|The Frankfurt-Tipp rating:|
|Original title:||En Man som heter Ove|
|Production country:||Schweden 2015|
|Running time:||Approx. 117 min.|
|Rated:||From 12 years|
Ove (Rolf Lassgård) seems to be a neighbour from hell. He pedantically makes his inspection rounds every morning, taking note of all the parking violations, locking up troublesome bikes, and making sure trash is disposed of properly. Ove doesn't take much pleasure in his constant checks and his grumpy manner. But only a few people know the sad story behind Ove's behaviour. Because actually he has a damn big heart, which seems to know no joy after the death of his beloved wife. When he also loses his job and is doomed to early retirement, Ove decides the time has come to leave this world. But then a new family moves in next door, throwing his plan for a loop.
With his debut novel, A Man Named Ove, author Fredrik Backman has made an absolute bestseller not only in Sweden. The wonderful story also made it to the top of the sales lists in many of the more than 30 countries where the book has been published so far. No wonder that a film adaptation was not long in coming. The renowned director and screenwriter Hannes Holm has turned the great book into an enchanting film that has even left Star Wars behind in Sweden. Why is that? It's easy to explain with a statement by Steven Spielberg, who once said what makes a really good film for him: it must be able to make the audience laugh and cry at the same time. And that's exactly what A Man Called Ove does wonderfully.
Dramaturgically, the film has two levels. On the one hand, there is the story of an unusual friendship between Ove and his new neighbours, which is interspersed with occasionally somewhat black humour. Here, numerous clichés are used again and again and Ove's transformation from an old curmudgeon to a lovable grandpa from next door doesn't really offer many surprises. But the realization - from the wonderful acting of Rolf Wallander Lassgård over the music to the atmospheric camera work - always hits exactly the right spot and works despite a certain predictability simply Best.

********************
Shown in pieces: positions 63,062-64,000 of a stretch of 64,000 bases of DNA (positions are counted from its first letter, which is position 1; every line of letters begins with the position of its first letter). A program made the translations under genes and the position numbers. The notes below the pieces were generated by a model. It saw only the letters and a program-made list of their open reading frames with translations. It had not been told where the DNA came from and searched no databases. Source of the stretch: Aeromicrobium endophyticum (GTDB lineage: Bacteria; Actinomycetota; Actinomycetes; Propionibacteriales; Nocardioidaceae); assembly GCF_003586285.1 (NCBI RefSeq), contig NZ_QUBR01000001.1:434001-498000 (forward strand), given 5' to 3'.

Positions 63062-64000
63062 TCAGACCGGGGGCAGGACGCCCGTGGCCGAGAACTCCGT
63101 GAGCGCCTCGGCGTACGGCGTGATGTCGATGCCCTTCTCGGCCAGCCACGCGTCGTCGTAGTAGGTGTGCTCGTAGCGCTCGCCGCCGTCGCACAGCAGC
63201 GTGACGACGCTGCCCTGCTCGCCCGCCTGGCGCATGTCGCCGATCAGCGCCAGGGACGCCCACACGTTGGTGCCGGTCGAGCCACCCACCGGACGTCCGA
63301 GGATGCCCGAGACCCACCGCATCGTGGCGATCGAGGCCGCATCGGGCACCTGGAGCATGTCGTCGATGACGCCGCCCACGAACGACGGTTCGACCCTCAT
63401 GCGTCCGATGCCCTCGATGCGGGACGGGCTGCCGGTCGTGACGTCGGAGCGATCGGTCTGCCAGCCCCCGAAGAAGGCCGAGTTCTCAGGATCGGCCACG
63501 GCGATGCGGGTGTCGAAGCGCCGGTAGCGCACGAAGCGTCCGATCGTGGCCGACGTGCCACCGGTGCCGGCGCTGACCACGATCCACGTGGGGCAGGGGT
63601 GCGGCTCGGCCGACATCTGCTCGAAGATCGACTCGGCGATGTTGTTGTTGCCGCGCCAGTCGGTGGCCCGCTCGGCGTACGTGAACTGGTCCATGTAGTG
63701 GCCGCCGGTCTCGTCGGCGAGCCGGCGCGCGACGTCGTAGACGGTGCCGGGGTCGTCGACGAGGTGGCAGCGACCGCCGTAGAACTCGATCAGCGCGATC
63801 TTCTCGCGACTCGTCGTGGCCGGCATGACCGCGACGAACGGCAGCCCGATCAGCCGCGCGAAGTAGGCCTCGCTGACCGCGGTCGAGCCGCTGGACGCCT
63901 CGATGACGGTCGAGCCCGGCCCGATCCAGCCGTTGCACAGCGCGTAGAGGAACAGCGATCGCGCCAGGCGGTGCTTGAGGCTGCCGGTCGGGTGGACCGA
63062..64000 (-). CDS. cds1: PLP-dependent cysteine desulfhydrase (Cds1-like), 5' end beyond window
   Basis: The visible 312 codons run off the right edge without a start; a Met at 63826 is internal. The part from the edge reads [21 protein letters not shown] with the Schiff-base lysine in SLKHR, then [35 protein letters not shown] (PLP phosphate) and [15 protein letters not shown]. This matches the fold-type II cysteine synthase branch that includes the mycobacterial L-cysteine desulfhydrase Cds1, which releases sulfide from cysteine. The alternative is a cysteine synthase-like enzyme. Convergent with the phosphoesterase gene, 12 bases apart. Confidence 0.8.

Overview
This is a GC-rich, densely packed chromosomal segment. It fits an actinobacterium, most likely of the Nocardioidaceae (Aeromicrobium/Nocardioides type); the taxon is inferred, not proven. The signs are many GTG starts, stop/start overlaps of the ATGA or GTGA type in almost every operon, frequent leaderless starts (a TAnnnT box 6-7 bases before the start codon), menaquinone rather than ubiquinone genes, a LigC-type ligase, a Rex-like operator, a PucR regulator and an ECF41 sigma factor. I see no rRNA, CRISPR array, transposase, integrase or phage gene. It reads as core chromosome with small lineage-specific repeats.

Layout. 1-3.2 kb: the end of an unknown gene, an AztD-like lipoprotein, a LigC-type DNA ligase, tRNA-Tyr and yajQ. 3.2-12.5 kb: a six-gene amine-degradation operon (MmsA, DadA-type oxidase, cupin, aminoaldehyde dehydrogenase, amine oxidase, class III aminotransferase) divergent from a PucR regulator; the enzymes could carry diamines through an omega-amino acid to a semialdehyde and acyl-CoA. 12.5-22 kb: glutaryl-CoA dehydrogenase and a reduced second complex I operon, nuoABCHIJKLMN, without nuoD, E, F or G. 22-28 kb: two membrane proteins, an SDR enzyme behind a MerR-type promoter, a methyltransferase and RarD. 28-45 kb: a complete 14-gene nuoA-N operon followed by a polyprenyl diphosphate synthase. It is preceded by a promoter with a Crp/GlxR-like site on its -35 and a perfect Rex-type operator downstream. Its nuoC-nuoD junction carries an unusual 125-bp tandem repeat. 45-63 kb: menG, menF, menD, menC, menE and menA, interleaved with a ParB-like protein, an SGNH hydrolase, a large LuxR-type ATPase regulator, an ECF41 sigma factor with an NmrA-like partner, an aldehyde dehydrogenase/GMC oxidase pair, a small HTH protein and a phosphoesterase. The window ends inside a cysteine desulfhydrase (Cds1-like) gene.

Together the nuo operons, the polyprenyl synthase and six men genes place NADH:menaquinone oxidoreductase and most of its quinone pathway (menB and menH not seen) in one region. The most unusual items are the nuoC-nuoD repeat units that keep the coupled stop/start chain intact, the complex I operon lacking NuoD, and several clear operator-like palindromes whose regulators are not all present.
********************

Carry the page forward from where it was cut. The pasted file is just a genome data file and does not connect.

The second level is the very emotional look at Oves life. From his childhood to the loss of his father to the love of his life, Sonja (Ida Engvoll). These scenes are full of magical little moments that help the viewer see Ove more and more through different eyes. With a perfect mix of subtle humor, heartfelt romance and touching drama, an ever-increasing emotionality is built up, culminating in a finale that will hardly leave a dry eye in the house. But even though the ending can't really be called happy, the audience won't leave the cinema frustrated. As with the rest of the film, Hannes Holm knows perfectly how to stage the ending in such a way that happiness and sadness go hand in hand here completely harmoniously and the viewer is released into reality not only with a tear in his eye, but also with a smile on his lips.
A Man Named Ove may not reinvent the wheel. But the film manages to be, in a very unexciting way, as it were, bitterly wicked and velvety, hilarious and deeply sad, dark and beautiful. And for this there is a more than deserved: Absolutely worth seeing
An article by Frankfurt-Tipp